Viola! This way, I can watch my book grow using actual paper, not just virtual screens. Just think, you too can create a booklet called “My Sketchbook Greatest Hits” for your own pleasure, or to share with close friends and family.

Of course, there are more sophisticated ways of creating a finished product at Staples or at an online printer, and I will surely do that once I’m closer to the finish line. If for now you just want to write and would love to watch it grow, this is my quaint way to enjoy the process.

When I’m done, I’ll have a single copy of a book that I will probably publish. In the meantime, all I can think of is, “This is going to be fun!”


As always, feel free to forward this post to anyone you think might enjoy it.

Questions? Comments? Public comments can be posted below. Private questions, comments, etc. will reach me by using the Contact link here.

The Tip Jar is available here if you found this post or this website helpful.

Finally, thanks so much for spending some “aloft” time with me.

About Bobbie Herron

I live surrounded by watercolor brushes and paints, fountain pens, sketchbooks, and journals- often wanting more than anything to write and paint at the same time. If you like what you're reading, feel free to share it with others. If you see something that needs correction, please let me know. Thanks for visiting!
This entry was posted in Book #2, Musings on Life, Tip Jar, Writing and tagged , , , . Bookmark the permalink.

5 Responses to Don’t Let Your Momentum Block an Insight

  1. lauriekiely says:

    Love your writing, your energy, your inspiration! Thank you for lifting my spirits and reminding me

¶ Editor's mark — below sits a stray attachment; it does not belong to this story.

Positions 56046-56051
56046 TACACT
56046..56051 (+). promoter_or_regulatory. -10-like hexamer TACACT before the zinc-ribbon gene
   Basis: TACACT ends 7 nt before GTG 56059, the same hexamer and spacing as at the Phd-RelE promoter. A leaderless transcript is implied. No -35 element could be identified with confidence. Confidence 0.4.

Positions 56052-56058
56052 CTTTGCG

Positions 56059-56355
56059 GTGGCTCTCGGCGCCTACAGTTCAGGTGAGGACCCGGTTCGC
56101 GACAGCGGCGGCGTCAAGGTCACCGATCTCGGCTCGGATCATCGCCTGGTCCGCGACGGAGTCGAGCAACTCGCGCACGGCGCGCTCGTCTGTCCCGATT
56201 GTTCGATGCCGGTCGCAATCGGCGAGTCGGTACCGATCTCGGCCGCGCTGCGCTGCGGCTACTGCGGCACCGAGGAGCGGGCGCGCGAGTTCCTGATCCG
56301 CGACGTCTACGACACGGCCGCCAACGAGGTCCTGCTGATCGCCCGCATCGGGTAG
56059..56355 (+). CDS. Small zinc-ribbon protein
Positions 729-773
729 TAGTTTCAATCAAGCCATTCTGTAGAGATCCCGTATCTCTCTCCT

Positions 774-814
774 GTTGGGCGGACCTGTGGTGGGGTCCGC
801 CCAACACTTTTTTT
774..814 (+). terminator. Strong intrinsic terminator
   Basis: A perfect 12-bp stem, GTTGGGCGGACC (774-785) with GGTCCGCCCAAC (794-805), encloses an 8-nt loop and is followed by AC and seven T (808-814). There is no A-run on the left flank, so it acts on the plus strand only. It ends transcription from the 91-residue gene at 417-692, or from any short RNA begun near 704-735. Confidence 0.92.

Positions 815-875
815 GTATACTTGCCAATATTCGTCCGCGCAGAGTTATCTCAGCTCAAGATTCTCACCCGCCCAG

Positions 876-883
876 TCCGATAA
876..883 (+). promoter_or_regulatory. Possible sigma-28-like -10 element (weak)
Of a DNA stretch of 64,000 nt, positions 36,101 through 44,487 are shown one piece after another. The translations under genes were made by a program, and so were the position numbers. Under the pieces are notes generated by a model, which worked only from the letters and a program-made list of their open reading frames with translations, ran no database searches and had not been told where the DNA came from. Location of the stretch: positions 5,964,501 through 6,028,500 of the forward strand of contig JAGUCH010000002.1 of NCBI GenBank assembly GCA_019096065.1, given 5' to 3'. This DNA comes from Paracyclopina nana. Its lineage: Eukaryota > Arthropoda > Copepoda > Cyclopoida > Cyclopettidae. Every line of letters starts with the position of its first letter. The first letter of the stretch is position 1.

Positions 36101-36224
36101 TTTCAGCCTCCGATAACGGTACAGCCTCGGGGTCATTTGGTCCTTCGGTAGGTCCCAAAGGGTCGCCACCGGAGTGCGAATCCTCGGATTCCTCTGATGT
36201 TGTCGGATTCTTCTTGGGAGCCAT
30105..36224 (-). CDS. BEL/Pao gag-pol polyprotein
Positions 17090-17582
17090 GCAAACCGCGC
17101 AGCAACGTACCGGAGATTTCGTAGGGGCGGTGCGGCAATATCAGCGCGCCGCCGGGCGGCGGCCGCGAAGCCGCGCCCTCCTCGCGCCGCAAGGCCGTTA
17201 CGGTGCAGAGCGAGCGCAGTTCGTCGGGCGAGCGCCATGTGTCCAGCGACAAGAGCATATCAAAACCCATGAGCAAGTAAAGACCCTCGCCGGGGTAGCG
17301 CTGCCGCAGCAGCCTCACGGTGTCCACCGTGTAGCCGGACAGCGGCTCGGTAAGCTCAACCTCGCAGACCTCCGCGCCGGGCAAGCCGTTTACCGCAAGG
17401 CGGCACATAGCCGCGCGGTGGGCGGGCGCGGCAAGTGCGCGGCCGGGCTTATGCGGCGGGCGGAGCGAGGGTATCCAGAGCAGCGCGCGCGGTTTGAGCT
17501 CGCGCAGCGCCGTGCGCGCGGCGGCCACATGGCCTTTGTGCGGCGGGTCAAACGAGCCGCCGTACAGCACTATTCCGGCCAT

to have fun!

    Liked by 2 people

  2. Pete Hobson says:

    Wow Bobbie your on fire here. I’m reading this at 4:40 am having just come out of hospital and waiting for my sleep patterns to return to nocturnal. What a joy this is. I’ve had ‘uncle Reg and his Extremely Short pencil in scraps of sketchbooks and in dark recesses for 20 plus years. The creative process I’ve put to one side for lack of confidence and fear of ‘The Keyboard.” You’ve just given me the gentle kick up the derrière I needed. Even texting gets me agitated. Predictive or non predictive does not allow for pre 1956 forefingers and arthritic algorithms. “Well she doesn’t sound all ‘techy’ maybe I could give this a go” If he ever gets onto paper I’ll send him to say hello. He will now, wow. Thankyou.

    Liked by 2 people

    • Pete, I’m eager to meet Uncle Reg! 🙂 Thanks so much. For some of us, there’s just nothing like flipping through the pages of a physical book, even if it’s a one-of-a-kind book. Good luck, and thanks for the enthusiastic feedback. ❤

      Liked by 1 person

  3. Paperblogging says:

    Yes, “this is going to be fun!” I love the small binder idea.

    Liked by 2 people

  4. Judy MaryC says:

    You cannot beat good ol’ Word for simplicity. Love this. There is very little satisfaction to be found in seeing the limited amount of text visible a screen at a time, but to have it all printed out and there growing in front of you is a master stroke. I will be adopting this for my garden story. You come up with such good ideas my friend!

    Liked by 1 person